February 19, 2020
Licensee’s Failure to Mark Licensed Products Limits Patent Owner’s Recovery
In Arctic Cat inc. v. Bombardier Recreational Products Inc., [2019-1080] (February 19, 2020), the Federal Circuit affirmed the district court’s determination that the patent owner was not able to recover pre-suit damages for infringement of U.S. Patent Nos. 6,793,545 and 6,568,969 because the licensee did not mark covered products with the patent number.
On a previous appeal, the Federal Circuit held that once an alleged infringer identifies products that it believes are unmarked patented articles subject to the notice requirements of § 287, the patentee bears the burden of proving that the identified products do not practice the claimed invention.
On remand, Arctic Cat conceded that it could not show that the licensee’s products did not practice the asserted claims, but nonetheless moved for summary judgment that it is entitled to pre-suit damages because the damages limitations under §287 only apply while the patentee is actively making, using, and selling unmarked products, and not to the period when its licensee has ceased selling the accused products. Arctic Cat also argued that the jury’s finding of willful infringement is sufficient to demonstrate actual notice under § 287.
As to Arctic Cat’s first argument, the Federal Circuit held that the cessation of sales of unmarked products does not excuse noncompliance with the notice requirement of § 287 such that a patentee may recover damages for the period after sales of unmarked products ceased but before the filing of a suit for infringement.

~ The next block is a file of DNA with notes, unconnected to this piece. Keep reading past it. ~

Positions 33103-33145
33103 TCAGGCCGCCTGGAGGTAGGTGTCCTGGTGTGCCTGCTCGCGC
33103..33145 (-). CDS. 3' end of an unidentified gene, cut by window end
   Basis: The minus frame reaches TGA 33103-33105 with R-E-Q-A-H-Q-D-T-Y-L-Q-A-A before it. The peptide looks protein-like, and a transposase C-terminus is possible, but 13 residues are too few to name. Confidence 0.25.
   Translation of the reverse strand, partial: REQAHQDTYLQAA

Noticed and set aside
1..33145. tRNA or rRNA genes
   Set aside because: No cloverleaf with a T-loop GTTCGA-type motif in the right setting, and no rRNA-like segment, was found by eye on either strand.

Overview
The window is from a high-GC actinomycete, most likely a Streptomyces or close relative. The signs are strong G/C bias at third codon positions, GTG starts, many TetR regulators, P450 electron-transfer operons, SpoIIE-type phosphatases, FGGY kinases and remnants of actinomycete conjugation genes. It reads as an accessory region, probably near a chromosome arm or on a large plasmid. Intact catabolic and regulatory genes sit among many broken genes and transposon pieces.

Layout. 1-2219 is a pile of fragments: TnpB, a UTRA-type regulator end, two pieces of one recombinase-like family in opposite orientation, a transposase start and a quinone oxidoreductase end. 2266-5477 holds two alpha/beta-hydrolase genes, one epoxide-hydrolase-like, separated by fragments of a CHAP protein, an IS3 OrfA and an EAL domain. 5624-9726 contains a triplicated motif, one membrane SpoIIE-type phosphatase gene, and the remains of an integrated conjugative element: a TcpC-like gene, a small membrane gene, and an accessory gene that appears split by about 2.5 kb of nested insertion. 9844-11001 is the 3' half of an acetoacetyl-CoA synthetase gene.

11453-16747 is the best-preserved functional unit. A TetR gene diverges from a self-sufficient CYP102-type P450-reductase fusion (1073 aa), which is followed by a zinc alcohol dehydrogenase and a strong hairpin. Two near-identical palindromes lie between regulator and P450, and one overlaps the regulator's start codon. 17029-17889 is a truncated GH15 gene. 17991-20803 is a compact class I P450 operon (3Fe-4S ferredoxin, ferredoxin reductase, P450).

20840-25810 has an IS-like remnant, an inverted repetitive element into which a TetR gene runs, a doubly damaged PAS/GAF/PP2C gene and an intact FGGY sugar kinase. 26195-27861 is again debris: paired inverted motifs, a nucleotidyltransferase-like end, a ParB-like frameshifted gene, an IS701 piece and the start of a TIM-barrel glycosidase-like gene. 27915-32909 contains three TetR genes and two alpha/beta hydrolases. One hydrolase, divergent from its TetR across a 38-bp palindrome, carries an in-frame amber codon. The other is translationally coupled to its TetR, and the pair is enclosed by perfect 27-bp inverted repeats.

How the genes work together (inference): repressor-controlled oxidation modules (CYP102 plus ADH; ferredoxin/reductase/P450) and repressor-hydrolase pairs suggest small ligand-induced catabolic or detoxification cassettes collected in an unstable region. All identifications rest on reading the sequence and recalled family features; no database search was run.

The Federal Circuit noted that in American Medical Systems, 6 F.3d at 1537, it interpreted § 287 to allow a patentee who had sold unmarked products to begin recovering damages after the patentee began marking, so that a patentee who had sold unmarked products would have an incentive to begin marking, contrary to the objective of the statute. The Court said that where a party merely stops selling unmarked products but takes no action to remedy prior noncompliance or to provide notice that the articles were actually patented, it has not complied with the notice requirement of § 287 and cannot recover damages for any period prior to the filing of its complaint.
The Federal Circuit made quick work of Arctic Cat’s second argument — that the finding of willfulness dispensed with the need to show notice — pointing out that in Amsted Indus. Inc. v. Buckeye Steel Castings Co. it held that the determination whether a patentee provided actual notice under § 287 “must focus on the action of the patentee, not the knowledge or understanding of the infringer,” and that “[i]t is irrelevant … whether the defendant knew of the patent or knew of his own infringement.”
The Federal Circuit reiterated that willfulness, as an indication that an infringer knew of a patent and of its infringement, does not serve as actual notice as contemplated by § 287.
Patent marking, including by licensees, has been made considerably easier by the AIA, which permits “virtual” patent marking. Rather than let a licensee negotiate out a marking provision, patent owners should require their licensees to include a URL to patent information in order to protect subsequent damage claims against infringers.